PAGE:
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The Challenges of Devising Next Generation Automotive Benchmarks

Journal Article
2008-01-0382
ISSN: 1946-4614, e-ISSN: 1946-4622
Published April 14, 2008 by SAE International in United States
The Challenges of Devising Next Generation Automotive Benchmarks
Sector:
Citation: Leteinturier, P. and Beaurenaut, L., "The Challenges of Devising Next Generation Automotive Benchmarks," SAE Int. J. Passeng. Cars - Electron. Electr. Syst. 1(1):132-143, 2009, https://doi.org/10.4271/2008-01-0382.
Language: English

Abstract:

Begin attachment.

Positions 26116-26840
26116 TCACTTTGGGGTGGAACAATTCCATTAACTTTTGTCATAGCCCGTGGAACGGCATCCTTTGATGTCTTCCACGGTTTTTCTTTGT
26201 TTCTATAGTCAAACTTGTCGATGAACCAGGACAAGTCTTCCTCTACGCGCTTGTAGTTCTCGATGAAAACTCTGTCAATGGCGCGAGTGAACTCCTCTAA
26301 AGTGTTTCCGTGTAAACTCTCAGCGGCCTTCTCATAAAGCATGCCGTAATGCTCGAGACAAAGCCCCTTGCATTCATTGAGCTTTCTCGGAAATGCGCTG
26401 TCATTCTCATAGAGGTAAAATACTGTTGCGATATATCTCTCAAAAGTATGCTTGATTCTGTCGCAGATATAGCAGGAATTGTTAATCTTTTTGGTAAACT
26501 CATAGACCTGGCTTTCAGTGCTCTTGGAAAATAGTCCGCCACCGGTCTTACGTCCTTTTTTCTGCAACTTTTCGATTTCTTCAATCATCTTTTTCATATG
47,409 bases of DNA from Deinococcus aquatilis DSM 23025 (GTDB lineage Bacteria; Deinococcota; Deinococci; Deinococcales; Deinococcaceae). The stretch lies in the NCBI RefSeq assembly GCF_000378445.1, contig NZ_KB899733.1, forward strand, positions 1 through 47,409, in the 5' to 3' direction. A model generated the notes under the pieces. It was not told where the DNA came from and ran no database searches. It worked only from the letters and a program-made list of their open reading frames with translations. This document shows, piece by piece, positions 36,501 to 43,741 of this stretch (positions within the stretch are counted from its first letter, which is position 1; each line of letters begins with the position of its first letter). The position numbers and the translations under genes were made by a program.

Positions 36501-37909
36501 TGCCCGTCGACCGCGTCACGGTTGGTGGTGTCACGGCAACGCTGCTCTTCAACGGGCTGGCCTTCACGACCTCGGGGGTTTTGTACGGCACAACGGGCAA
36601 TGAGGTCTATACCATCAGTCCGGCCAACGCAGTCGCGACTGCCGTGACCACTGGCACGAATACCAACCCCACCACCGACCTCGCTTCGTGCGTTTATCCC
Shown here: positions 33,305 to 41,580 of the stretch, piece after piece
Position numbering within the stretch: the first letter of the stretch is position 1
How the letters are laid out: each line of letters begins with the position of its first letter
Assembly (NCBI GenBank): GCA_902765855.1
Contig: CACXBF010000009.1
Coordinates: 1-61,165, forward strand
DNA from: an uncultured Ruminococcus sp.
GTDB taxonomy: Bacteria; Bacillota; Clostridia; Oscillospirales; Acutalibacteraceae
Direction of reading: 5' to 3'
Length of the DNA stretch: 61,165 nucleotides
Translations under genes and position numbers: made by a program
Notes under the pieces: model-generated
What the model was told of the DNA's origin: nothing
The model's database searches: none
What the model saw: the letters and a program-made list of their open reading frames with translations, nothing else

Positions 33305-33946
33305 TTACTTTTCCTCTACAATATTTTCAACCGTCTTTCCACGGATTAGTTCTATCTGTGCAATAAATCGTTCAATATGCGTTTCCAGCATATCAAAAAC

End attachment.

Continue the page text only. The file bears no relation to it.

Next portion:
More than ever, microcontroller performance in cars has a direct impact on the driving experience, on compliance with improved safety, ever-stricter emissions regulations, and on fuel economy. The simple microcontrollers formerly used in automobiles are now being replaced by powerful number-crunchers with incredible levels of peripheral integration. As a result, performance can no longer be measured in MIPS (Millions of Instructions Per Second). A microcontroller's effectiveness is based on coherent partitioning between analog and digital, hardware and software, tools and methodology. To make an informed choice among the available devices, the designer needs benchmarks that are specific to automotive applications, and which provide a realistic representation of how the device will perform in the automotive environment. This presentation will provide an overview of the challenges of developing such benchmarks, the hardware required for their implementation, and the process by which a new suite of benchmarks that addresses these concerns is being implemented by the EEMBC (Embedded Microprocessor Benchmark Consortium). The goal of this suite is to take every factor into consideration to create an accurate measurement of a system's true performance. This will allow the development of a benchmark recognized by worldwide automotive vendors for its efficacy in measuring the performance of every component in automotive applications, including μC cores, buses, peripherals, memory, compilers, profilers, operating systems, software drivers, and auto-code generators. This new benchmark is also targeted to be a tool to define performance requirements for the members of the automotive chain: OEMs, Tier1s, silicon suppliers, and tool vendors.